The Lakshadeep seas are spectacularly beautiful and a visit there is something to cherish.

Now to the people and their way of life and the topic on hand - ethics and religion.

Each of the islands are hardly 6km long and 2-3 km wide and the population varies from 6000-12000 or so. Most of the men work on the mainland or in ships and at any time the populations of the islands are hardly half the census-population. The only produces available on the islands are coconuts and tuna fish and their economy and culture are influenced by these two items. They have to depend on the mainland for everything else. The islands are virtually isolated from each other and the mainland once the ships leave them. The isolation becomes even more accentuated during the monsoons when the ships find it hard to sail or land there –less than a decade ago the isolation used to be total during the monsoons.

Because of the isolation, the people of the islands have to depend very much on each other. Thus when an islander say A goes to the mainland on some errand he is entrusted with many tasks and errands by his neighbors, friends and even acquaintances such as to buy medicines, bring money and letters from relatives on land and so on. He obliges them or rather has to oblige them for the simple reason that if he obliges them now he can depend on them to carry out some of his errands when they visit the mainland in their turn. In a way, his apparent selflessness in carrying out errands entrusted to him by others has a very selfish motive in that his selflessness and generosity will be repaid and will serve him and his needs in the future. There is little violence or dishonesty on the islands as violent and dishonest men and women are given a wide berth by the others and consequently such men of violence and criminal tendencies would find life very difficult indeed to get along on the isalnds. Such ostracism is unthinkable and so they stick rigidly to their codes of honesty, fraternity and other virtues, which are absolutely necessary for an isolated society to function as a unit of interdependent units or persons.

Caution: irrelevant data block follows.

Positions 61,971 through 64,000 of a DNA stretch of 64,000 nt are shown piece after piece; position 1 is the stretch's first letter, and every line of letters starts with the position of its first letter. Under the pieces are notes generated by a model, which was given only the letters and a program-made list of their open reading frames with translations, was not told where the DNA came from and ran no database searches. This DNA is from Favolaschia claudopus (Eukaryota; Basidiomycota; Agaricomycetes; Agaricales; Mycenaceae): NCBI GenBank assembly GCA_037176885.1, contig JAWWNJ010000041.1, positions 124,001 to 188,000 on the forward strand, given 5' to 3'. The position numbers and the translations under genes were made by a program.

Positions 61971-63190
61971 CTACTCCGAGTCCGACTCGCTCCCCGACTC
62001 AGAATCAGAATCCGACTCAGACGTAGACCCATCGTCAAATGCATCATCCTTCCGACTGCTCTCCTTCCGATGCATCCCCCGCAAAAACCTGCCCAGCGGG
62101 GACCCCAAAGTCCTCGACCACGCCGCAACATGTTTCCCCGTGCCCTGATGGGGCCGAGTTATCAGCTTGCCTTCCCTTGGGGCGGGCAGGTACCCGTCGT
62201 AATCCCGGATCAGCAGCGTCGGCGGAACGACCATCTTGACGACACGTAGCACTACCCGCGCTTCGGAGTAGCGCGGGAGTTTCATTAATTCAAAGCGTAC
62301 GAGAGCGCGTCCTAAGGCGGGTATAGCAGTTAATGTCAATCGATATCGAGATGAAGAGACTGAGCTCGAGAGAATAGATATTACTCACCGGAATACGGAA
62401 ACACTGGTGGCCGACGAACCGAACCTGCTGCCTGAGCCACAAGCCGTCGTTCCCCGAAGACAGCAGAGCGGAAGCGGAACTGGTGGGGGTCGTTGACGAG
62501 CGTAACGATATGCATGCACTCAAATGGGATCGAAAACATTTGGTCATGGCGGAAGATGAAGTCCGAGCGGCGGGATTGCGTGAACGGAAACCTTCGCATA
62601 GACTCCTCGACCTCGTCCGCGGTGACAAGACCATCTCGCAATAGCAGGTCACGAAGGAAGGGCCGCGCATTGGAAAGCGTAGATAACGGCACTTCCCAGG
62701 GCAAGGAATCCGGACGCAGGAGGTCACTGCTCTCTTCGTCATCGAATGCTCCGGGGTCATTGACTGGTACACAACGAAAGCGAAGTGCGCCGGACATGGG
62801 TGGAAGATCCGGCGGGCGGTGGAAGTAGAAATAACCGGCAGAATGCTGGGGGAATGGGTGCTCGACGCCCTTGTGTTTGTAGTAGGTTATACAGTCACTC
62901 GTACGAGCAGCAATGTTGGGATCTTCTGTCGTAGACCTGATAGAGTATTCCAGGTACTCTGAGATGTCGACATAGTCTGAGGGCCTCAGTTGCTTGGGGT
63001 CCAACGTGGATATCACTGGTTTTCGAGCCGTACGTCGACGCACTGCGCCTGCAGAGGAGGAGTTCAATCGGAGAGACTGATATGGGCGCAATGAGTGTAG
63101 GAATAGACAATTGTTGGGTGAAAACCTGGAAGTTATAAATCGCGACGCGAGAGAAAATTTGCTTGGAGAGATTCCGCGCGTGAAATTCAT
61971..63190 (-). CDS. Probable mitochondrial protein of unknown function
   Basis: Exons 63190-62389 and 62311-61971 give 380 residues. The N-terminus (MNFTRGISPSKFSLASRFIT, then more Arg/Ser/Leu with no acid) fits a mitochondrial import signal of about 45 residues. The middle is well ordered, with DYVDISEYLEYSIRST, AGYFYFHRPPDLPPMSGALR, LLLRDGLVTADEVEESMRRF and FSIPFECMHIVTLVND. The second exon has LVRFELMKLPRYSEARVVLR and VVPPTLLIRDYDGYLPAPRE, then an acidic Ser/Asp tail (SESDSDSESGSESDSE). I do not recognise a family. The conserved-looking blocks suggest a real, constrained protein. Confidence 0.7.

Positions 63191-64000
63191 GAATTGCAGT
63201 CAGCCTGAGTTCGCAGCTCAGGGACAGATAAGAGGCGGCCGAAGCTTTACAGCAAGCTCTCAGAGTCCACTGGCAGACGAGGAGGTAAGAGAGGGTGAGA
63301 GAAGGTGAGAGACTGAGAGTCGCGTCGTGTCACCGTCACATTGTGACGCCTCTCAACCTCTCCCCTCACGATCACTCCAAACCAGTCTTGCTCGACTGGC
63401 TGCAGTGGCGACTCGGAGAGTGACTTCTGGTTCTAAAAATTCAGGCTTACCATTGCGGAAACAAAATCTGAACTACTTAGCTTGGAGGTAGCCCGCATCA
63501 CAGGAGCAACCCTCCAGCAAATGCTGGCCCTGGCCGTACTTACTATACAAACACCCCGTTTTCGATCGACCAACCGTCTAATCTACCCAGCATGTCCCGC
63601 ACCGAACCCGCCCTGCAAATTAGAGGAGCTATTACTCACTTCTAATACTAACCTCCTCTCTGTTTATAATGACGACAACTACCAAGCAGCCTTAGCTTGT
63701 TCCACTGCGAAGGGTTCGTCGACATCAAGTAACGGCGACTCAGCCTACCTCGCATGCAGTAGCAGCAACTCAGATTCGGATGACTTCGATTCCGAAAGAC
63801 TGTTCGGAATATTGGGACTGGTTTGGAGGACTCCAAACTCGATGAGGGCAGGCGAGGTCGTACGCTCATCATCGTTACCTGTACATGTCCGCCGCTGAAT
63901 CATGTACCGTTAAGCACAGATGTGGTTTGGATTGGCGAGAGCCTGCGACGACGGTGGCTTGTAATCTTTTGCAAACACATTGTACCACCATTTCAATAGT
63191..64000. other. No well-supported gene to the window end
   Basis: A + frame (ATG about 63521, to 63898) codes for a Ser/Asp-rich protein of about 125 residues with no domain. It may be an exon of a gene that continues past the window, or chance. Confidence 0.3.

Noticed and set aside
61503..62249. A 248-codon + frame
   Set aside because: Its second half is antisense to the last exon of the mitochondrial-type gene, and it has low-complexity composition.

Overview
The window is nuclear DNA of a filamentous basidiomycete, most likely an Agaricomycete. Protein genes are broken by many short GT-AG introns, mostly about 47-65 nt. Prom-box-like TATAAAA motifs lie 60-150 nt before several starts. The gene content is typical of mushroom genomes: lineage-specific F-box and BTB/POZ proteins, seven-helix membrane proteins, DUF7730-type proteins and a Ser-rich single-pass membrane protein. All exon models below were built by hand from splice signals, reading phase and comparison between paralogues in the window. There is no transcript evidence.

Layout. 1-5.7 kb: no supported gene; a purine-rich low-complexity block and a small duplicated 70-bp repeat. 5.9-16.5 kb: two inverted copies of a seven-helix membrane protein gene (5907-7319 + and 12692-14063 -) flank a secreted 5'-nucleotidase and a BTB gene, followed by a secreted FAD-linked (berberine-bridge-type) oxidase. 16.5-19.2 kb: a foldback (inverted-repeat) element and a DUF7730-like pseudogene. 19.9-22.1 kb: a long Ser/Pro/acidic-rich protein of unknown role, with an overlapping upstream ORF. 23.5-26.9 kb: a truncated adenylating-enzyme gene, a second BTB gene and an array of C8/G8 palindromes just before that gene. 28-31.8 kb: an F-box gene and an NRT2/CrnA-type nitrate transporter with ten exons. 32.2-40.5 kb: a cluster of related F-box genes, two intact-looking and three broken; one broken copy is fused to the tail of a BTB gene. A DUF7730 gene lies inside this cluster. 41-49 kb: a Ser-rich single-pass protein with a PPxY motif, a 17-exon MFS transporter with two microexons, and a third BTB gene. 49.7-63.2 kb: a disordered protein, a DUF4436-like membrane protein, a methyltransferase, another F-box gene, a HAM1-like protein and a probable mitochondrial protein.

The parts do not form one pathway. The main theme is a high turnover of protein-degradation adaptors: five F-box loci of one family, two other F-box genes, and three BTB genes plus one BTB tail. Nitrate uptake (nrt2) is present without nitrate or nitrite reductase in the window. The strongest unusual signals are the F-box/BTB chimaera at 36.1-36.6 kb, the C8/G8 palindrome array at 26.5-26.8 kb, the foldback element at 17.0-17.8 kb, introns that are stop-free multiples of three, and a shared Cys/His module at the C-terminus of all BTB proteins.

In contrast we on the mainland have ready access to communal services such as shops, transport, communication, banks, hospitals etc and do not have to depend on our neighbors for our day-to-day needs. Ostracism therefore does not hold any terror or horror for us as we have a choice of societies and social services to turn to when we are ostracized. A swindler or a criminal in our society can move from one society to another plying his nefarious trades with little or no fear of being caught or punished. Consequently, ostracism is the least of our fears on the mainland.

The people of Lakshadeep are wholly Muslim though of  various sects of Islam – there are Sunnis, Shias, Ahmediayas, Shaffis and Qadiyanis among them and in recent years even communists have set their roots there. However, ethnic violence is rare due to their isolation and interdependency as we have noted.